The tough part of the whole thing is we’re on this thirty to forty-year arc to wean ourselves off fossil fuels and embrace clean energy because it’s just smart business. The cheapest form of bringing new energy online is clean energy, and it creates way more jobs. So there’s a ton of optimism in that right there. The problem is instead of being on this thirty to forty-year arc that the market is dictating, we need to be on a ten-year arc. That’s where the frustration comes from. We are in the eleventh hour and there needs to be urgency.
What do you say to people who’d critique that many Democrats posture for green ideals but are simply looking to profiteer in other ways and are not chiefly concerned about the environment?
I think that on the Democratic side, if they aren’t serious about it, they’re probably going to get replaced by someone who is. But that’s getting into district to district stuff. If you look at just about any opportunity to vote for climate action, traditionally Democrats are showing up in droves for that.
You use an Everest analogy in the film, stressing that instead of focusing on how we are going to get to the top and take that final “Hillary Step”—the name of the final climb to Everest’s peak (oh, the irony)—we should instead be focusing on reaching the first base camp. This sort of incrementalism toward issues has become demonized in many circumstances today. How do you think this can be avoided?
We know which way the summit is, and we’ve got to start heading that way. Again, another source of optimism is that, by and large, we have solutions to greatly reduce CO2 emissions. With the climate, there are well-drawn road maps on what we need to do as a society. It’s this enormous mountain we’re trying to climb, and we sure as shit better start putting one foot in front of the other. As we know when we climb mountains, yes, you learn things along the way that alter your course. Not every step is perfect, but we know which way the summit is, and we need to start going that way.
Did you find any daylight or common ground in the conversations for Purple Mountains that you didn’t expect to find, or to a degree that you didn’t expect?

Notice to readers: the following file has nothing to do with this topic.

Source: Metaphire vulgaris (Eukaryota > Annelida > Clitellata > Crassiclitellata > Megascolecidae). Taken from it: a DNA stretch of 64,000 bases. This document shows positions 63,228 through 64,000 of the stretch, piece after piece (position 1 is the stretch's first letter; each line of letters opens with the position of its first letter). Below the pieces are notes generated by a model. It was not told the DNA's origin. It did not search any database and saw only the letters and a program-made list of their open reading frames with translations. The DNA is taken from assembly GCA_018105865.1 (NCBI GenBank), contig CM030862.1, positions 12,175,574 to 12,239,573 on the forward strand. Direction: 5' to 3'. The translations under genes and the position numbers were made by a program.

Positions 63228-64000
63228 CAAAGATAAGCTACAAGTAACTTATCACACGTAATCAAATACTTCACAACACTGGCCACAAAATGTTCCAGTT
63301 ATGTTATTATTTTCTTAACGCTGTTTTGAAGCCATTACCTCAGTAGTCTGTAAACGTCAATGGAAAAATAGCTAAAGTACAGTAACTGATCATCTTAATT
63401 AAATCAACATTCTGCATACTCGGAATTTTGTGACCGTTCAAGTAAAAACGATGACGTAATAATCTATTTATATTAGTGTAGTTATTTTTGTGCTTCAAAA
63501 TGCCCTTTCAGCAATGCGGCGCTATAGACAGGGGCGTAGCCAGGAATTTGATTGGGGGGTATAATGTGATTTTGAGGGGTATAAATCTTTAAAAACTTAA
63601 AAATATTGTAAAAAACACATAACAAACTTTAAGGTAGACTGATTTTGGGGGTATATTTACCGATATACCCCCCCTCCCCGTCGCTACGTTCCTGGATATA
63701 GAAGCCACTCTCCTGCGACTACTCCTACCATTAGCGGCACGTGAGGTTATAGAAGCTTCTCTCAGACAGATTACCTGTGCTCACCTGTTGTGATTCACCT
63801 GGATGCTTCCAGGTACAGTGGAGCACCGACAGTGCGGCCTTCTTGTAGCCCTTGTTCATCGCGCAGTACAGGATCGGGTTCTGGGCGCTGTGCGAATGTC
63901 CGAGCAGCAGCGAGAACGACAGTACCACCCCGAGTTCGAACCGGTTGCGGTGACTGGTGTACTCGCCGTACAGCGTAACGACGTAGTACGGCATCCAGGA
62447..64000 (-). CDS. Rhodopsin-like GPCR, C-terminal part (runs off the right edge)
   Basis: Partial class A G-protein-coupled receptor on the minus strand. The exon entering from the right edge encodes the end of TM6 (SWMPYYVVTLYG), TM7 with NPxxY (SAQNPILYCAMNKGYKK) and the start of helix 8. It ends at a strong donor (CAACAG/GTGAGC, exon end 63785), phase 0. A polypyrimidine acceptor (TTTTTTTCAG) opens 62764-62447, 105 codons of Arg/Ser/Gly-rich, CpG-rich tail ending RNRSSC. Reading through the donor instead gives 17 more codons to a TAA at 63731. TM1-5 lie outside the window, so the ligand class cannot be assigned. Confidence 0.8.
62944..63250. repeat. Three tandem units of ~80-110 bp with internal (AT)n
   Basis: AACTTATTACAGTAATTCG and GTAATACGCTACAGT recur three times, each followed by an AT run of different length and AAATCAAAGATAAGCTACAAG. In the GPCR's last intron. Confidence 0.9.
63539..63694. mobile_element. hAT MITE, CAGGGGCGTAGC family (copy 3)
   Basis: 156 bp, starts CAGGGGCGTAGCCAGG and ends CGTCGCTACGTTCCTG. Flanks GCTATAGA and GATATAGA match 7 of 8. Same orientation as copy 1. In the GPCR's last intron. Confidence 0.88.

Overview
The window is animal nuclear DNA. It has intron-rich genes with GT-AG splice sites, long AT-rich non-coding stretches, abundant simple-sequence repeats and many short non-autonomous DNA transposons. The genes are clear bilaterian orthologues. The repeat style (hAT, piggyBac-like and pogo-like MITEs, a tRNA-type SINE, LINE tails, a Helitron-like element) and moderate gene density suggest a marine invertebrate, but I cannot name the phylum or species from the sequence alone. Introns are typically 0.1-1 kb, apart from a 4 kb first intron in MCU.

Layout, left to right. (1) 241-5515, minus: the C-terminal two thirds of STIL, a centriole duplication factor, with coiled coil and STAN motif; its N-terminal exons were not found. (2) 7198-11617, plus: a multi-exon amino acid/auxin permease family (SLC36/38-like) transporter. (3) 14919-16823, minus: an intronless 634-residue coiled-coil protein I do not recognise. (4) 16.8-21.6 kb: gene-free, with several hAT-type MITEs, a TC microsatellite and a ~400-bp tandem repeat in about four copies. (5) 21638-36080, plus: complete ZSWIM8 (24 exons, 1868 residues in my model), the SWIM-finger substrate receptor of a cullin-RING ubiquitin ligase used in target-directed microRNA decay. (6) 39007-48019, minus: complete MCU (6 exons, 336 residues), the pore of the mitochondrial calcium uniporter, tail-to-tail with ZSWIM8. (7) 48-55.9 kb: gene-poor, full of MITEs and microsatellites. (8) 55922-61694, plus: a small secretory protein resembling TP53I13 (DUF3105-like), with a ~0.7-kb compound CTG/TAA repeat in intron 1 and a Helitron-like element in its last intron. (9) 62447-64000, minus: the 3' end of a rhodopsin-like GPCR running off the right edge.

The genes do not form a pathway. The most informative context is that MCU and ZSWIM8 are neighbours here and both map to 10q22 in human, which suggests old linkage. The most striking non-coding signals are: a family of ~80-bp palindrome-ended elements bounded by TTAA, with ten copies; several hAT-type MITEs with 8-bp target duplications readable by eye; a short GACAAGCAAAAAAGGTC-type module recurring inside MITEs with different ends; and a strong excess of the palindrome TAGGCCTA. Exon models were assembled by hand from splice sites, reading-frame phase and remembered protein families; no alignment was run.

I’d say what caught me off guard the most is that these people are not climate deniers, but they are cemented in their political views for all these ideological reasons. Studies show that 70% of Americans want action on climate, they just disagree on how to get there. I guess the positive thing is that I made some new friends, and we got along great, quite frankly. That was also the frustrating part, because there’s so much we agree on, but they’re clearly not going to vote for a climate champion this election.
Like the hunter, Michael, I hang out with. If you listen to the transcript of that conversation, he really is just like, “Yes, this needs to be protected, and the government’s failing us.” Like two hours of totally [being] on board. He takes the mic off and is like, “You know, I’m still voting for Trump.” I would have loved to have had that conversation with him on camera, on why we’re totally on board on the environment, but yet, without doubt, not even up for discussion, he’s voting for Trump because he doesn’t want someone to take his guns away. Which, nobody is taking his guns away. He has worn a gun every day since he was 18. Open carry. Guns is his number one issue. It just shows you the intricacies and complexities of this stuff. What’s sad is that these people would actually love to vote for a climate champion who’s also, say, a gun champion, and stay in their political party. They just they don’t have an option. There is not someone on the ballot who’s a climate champion for them to vote for, and so they’re going to end up voting for climate deniers, even though they want a healthy planet.
While acknowledging the need for an honest examination of our personal habits and own footprint, how do we move the general climate conversation in snowboarding beyond individual action, with a greater focus on large-scale, systemic change? What sort of action do you recommend snowboarders take?
Definitely becoming part of the political process. Traditionally, 18 to 35-year-olds haven’t been great voters. The Outdoor State is traditionally not great voters. It’s voting and getting your friends to vote. It’s helping local officials that are climate champions get elected because the state, local, and even the public utility district level, really matter. It’s understanding that democracy requires participation, and that democracy is really on trial right now at the federal level. We need more of the youth engaged in the political process. Sadly, quite frankly. I mean, I understand that it’s not the most fun thing to do, but it needs to be done.
If you look at the agenda of the fossil fuel industry, of creating climate deniers, and creating conflict around climate, a clear tactic of theirs is to get people pointing at each other going, “That hamburger that you’re eating is what’s killing us! You’re part of the problem. If you didn’t need that hamburger, we’d have this issue solved.” Or, “You drive the wrong car,” or, “You like to snowmobile.” It’s very counterproductive. We live in a fossil fuel-driven society, and that’s been the goal of the fossil fuel industry. What we need to do is change this fossil fuel society to a clean energy society. That’s why Protect Our Winters is political, because yes, personal choice matters, but to get the CO2 reduction that we need, it’s in this large-scale policy change.